No, my father told me many 'ordinary' criminals were there as well as
politicals as well as ther Poles. The ordinary criminals were used as
'kapos' and often beat up the others for their rations. The doctor (a
female) was a prisoner as well.
>From: HJ Trevelyan <hjtrevelyan@...>
>Subject: Re: [Kresy-Siberia] Anybody recognise the following places?
>Date: Tue, 7 Dec 2004 00:41:45 -0800 (PST)
>Thanks for responding! You have a lot more information than we do. My
stepfather, Piotr Skarbowicz, does not remember the name or number of his
camp but recalls passing through Kotlas. He remembers many people dying
there. His camp was referred to in Polish as "l~agier=labor camp--I guess
most of them were called that. Piotr was a civilian seized while walking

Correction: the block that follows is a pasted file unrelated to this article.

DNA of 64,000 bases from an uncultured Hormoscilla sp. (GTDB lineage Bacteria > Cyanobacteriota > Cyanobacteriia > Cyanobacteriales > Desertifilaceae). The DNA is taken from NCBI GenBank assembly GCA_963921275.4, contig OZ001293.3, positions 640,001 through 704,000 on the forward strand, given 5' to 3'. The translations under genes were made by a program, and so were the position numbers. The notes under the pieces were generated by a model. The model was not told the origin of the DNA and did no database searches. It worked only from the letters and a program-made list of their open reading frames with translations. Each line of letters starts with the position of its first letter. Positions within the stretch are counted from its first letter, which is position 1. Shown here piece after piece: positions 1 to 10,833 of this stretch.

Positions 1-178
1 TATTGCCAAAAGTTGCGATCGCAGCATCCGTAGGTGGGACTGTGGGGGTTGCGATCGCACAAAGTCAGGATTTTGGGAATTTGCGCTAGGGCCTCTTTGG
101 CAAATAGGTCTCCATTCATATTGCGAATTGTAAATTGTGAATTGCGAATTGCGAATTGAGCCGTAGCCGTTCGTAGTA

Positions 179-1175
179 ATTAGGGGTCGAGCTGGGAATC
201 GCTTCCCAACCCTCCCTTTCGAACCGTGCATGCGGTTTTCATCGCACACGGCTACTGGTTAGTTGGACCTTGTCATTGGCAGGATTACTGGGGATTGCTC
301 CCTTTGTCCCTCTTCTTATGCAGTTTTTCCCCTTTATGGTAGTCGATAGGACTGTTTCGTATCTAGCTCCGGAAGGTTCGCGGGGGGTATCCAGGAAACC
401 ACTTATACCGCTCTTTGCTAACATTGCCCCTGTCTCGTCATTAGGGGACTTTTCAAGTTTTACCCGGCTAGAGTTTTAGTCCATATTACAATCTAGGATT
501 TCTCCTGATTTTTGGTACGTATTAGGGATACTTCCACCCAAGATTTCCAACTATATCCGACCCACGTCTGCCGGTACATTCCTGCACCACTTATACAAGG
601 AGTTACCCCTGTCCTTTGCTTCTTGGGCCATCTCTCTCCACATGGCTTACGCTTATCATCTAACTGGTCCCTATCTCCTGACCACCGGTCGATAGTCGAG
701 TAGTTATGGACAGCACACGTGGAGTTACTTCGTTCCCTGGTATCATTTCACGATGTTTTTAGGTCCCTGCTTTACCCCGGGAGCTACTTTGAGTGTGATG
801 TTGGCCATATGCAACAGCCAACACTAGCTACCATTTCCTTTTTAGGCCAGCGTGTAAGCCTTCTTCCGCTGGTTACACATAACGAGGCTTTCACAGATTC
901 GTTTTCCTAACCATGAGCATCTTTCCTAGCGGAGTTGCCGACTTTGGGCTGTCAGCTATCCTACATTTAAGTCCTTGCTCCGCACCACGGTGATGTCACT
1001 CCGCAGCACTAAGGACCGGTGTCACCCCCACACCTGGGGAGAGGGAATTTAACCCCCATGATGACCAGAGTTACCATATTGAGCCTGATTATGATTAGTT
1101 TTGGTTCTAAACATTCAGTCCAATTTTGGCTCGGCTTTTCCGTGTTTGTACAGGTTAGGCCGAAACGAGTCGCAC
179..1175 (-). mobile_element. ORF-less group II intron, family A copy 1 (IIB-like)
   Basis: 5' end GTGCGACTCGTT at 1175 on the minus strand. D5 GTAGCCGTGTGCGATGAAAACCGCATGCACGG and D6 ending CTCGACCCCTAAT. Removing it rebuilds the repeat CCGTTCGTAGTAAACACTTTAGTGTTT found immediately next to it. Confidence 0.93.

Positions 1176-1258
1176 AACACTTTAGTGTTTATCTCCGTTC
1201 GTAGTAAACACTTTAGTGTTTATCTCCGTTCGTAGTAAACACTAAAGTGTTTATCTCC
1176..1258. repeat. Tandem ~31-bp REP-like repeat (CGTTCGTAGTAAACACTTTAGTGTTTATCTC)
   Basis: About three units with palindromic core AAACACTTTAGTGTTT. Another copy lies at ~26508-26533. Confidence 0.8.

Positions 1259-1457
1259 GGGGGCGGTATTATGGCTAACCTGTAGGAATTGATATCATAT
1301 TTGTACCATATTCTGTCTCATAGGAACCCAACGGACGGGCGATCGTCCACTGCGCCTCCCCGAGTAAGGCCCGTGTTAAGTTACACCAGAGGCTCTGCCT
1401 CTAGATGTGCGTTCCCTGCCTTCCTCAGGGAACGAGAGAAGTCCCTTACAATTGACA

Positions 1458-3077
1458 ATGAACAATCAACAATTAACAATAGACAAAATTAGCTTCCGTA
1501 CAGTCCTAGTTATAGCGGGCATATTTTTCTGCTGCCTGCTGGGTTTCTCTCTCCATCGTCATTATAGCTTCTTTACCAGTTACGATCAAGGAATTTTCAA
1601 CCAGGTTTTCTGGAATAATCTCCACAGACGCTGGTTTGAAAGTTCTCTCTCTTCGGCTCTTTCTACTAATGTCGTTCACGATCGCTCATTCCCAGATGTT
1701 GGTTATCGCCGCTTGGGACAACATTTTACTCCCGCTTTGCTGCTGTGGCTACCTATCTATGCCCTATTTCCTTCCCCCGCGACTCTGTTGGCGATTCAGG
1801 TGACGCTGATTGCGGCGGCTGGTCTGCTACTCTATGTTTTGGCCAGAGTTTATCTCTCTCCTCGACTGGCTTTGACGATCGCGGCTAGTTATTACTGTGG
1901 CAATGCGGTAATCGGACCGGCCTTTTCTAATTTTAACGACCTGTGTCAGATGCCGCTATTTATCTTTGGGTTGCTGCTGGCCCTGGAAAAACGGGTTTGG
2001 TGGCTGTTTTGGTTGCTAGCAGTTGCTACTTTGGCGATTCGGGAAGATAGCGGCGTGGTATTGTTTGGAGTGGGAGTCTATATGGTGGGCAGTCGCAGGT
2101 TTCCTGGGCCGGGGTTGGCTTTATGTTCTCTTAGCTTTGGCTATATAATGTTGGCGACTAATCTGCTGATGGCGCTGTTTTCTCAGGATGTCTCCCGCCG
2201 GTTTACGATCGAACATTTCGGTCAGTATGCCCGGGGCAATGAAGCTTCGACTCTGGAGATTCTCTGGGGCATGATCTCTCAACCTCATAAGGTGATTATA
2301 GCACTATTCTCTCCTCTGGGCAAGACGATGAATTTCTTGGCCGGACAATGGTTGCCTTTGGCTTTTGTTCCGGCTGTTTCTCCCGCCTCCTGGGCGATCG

down a street in Lwo'w carrying a book written in Polish. He was born and
lived in Lodz but was on a school holiday visit to his aunt when Germany and
>Was your father's camp exclusively for soldiers?
>Ralph Apel <Ralph.Apel@...> wrote:
>Exactly like my father! He was captured at Lvov and deported to Camp 48
>White Sea - Baltic Canal and chopped trees for 2 years. 2000 Polish
>Soldiers went in. 300 came out.
>>From: HJ Trevelyan <hjtrevelyan@...>
>>Subject: Re: [Kresy-Siberia] Anybody recognise the following places?
>>Date: Sun, 5 Dec 2004 09:26:19 -0800 (PST)
>>"PORLAS" strikes me as a misspelling of Kotlas, Arkhangelsk region. My
>stepfather was deported near there from Lwo'w in 1940 and was forced to
>in the forests before joining Anders Army in 1942.
>>Marcus jemiola <mfjemiola@...> wrote:
>>Are the following places (or terms) meaningful to anybody:
>>ii) "PORLAS" with respect to either Siberia or Poland?